Understanding the end goal and benefits will also help the team see the positive outcomes while working through the challenges of learning a new process or system. When you explain how Salesforce will help employees every day, from tracking leads to seeing the impact of their work, it can help them appreciate the change’s positive outcomes.
Demonstrate the Benefits of Your Salesforce Implementation
Without question, you did your due diligence to make sure implementing Salesforce will bring positive results to your organization and customers. Your research likely demonstrated an increased efficiency, less operational costs, higher customer satisfaction, and more.
While these metrics are great — and tend to drive leadership buy-in — they don’t necessarily have the same impact on motivating your employees. Even if the measures lead to direct positive outcomes for team members, they do not speak directly to the challenges and issues they might face during and after implementation.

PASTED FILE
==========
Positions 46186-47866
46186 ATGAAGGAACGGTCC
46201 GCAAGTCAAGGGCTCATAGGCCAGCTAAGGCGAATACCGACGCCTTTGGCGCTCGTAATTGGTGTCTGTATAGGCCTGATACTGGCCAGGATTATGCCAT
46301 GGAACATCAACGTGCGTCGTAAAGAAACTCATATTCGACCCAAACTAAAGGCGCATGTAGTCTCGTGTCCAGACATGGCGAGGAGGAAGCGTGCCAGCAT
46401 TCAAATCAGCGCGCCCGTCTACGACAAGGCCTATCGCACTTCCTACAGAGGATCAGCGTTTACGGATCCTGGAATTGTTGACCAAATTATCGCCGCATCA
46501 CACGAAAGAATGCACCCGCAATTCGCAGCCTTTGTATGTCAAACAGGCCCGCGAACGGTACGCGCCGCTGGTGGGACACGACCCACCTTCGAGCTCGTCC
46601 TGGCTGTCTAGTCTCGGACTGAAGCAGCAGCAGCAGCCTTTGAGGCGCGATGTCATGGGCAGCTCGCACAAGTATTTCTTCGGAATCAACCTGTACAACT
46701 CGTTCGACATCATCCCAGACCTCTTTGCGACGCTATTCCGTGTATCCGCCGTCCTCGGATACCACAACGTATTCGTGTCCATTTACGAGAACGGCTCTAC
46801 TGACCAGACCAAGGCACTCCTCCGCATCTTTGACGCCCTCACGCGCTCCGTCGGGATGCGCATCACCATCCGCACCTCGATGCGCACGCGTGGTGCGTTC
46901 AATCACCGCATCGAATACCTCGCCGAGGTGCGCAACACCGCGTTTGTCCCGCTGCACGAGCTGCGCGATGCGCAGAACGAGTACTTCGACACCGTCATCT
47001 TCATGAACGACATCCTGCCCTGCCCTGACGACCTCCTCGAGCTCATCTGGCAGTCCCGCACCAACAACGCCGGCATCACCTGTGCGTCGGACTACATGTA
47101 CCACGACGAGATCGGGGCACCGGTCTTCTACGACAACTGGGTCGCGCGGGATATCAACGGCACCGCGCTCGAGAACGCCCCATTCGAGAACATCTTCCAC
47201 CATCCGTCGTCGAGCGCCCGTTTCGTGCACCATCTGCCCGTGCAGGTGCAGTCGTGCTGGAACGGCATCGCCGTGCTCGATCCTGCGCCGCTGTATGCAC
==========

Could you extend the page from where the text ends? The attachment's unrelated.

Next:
To address this, make sure your metrics and outcomes relate directly to your team’s pain points. If your team says they spend too much time gathering and entering data into a system, show them how Salesforce will reduce manual data entry with automation and logic. If the team says they can’t find the information they need to solve customer problems, show them how it will give them better search functionality or add structure to their knowledge base.
And with any organizational change, make it a priority to get all team members on board and confident that it will help everyone involved, whether or not the team impacts the decision-making process.
Remember, you may execute the greatest plan ever created, but the plan itself does not complete the necessary changes — the people in the organization do. You can bet it will be more beneficial for everyone on the team to motivate and excite them for positive outcomes going forward.
Define and Communicate Success
Salesforce implementations consist of various stages, and many believe the process concludes with go-live to your team. However, although you may have implemented your plan and released it to your users, the post-implementation processes continue.
This stage in the implementation includes measuring the success of the new processes or systems. To accurately measure success, you should define and communicate the metrics and tools to your team before go-live.